Redux: It’s Almost Next Year



Every week, the editors of The Paris Review lift the paywall on a selection of interviews, stories, poems, and more from the magazine’s archive. You can have these unlocked pieces delivered straight to your inbox every Sunday by signing up for the Redux newsletter.

Octavio Paz.

This week at The Paris Review, we’re resolving to read even more of our archive in the new year. Read on for Octavio Paz’s Art of Poetry interview, Rachel Cusk’s “Freedom,” and Margaret Atwood’s poem “Winter Vacations.”

If you enjoy these free interviews, stories, and poems, why not subscribe to The Paris Review? Or take advantage of our new subscription bundle, bringing you four issues of the print magazine, access to our full sixty-seven-year digital archive, and our new TriBeCa tote for only $69 (plus free shipping!).


Octavio Paz, The Art of Poetry No. 42
Issue no. 119 (Summer 1991)

I am very fond of fireworks. They were a part of my childhood. There was a part of the town where the artisans were all masters of the great art of fireworks. They were famous all over Mexico. To celebrate the feast of the Virgin of Guadalupe, other religious festivals, and at New Year’s, they made the fireworks for the town. I remember how they made the church facade look like a fiery waterfall. It was marvelous.



By Rachel Cusk
Issue no. 217 (Summer 2016)

“What’s it called,” Dale said, “when you have one of those bloody great blinding flashes of insight that changes the way you look at things?”

I said I wasn’t sure: a few different words sprang to mind.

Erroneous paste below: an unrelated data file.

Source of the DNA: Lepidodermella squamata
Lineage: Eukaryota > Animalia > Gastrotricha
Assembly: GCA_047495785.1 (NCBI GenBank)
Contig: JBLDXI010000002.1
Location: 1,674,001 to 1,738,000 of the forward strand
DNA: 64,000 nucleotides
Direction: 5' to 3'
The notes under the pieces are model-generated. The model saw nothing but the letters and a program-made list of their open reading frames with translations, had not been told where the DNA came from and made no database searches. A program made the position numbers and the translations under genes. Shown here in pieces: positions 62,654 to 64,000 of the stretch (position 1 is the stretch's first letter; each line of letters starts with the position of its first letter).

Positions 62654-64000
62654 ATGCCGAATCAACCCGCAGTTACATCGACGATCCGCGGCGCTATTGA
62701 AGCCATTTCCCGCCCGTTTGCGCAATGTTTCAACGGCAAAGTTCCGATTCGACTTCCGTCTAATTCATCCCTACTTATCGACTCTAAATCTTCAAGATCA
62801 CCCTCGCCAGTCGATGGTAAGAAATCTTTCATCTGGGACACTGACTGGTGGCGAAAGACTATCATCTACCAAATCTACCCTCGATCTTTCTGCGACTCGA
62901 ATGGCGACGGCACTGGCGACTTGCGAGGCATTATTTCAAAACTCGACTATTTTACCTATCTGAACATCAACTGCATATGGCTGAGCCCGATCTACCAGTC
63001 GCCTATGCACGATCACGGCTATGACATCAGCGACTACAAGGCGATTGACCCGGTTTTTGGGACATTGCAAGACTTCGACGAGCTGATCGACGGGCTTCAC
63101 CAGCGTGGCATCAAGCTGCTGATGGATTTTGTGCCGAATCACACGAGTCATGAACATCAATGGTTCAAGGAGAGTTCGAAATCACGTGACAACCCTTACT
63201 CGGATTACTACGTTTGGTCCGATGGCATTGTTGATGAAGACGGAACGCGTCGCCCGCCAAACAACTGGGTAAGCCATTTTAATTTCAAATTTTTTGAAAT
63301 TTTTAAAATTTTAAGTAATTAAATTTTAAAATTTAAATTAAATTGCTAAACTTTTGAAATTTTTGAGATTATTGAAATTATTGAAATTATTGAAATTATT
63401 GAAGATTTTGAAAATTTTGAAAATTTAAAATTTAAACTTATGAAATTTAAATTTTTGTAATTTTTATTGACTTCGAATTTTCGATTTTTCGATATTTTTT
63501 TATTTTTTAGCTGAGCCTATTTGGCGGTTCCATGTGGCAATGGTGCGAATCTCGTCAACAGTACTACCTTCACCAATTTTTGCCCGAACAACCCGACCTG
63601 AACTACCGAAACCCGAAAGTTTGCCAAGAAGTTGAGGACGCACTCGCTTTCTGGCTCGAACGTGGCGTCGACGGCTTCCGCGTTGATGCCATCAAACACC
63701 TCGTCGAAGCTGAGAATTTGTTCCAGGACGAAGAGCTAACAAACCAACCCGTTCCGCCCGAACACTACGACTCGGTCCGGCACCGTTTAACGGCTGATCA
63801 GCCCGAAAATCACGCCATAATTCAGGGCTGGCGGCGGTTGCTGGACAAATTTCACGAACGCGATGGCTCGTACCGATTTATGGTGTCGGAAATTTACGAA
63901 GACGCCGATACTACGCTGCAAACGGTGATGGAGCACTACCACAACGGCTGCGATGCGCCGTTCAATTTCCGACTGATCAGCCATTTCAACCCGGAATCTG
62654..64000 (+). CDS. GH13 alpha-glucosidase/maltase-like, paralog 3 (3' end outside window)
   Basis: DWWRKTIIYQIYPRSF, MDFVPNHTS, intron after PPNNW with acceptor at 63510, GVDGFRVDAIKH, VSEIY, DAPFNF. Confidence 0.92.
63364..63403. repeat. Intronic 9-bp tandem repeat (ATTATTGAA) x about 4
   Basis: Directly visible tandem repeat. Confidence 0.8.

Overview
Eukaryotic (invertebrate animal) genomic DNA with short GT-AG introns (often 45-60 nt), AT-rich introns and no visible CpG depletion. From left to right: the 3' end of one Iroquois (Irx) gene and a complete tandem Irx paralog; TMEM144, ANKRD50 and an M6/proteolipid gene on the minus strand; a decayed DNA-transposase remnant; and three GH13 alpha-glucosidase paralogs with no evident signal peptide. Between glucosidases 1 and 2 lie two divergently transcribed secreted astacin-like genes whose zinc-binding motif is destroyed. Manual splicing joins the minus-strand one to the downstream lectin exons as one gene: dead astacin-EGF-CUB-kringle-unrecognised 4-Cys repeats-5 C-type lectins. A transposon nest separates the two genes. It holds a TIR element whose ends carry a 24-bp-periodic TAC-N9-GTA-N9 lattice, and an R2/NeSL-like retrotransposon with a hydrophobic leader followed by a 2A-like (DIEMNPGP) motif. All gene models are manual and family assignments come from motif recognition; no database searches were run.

Dale twitched his paintbrush irritably.

“It’s something to do with a road,” he said.

Road to Damascus, I said.

“I had a road to Damascus moment,” he said. “Last New Year’s Eve, of all times. I bloody hate New Year’s. That was part of it, realizing that I bloody hated New Year’s Eve.”



Winter Vacations
By Margaret Atwood
Issue no. 234 (Fall 2020)

… Despite all this we’re traveling fast,
we’re traveling faster than light.
It’s almost next year,
it’s almost last year,
it’s almost the year before:
familiar, but we can’t swear to it.
What about this outdoor bar,
the one with the stained-glass palm tree?
We know we’ve been here already.
Or were we? Will we ever be?
Will we ever be again?
Is it far?


And to read more from the Paris Review archives, make sure to subscribe! In addition to four print issues per year, you’ll also receive complete digital access to our sixty-seven years’ worth of archives. Or take advantage of our new subscription bundle, bringing you four issues of the print magazine, access to our full archive, and our new TriBeCa tote for only $69 (plus free shipping!).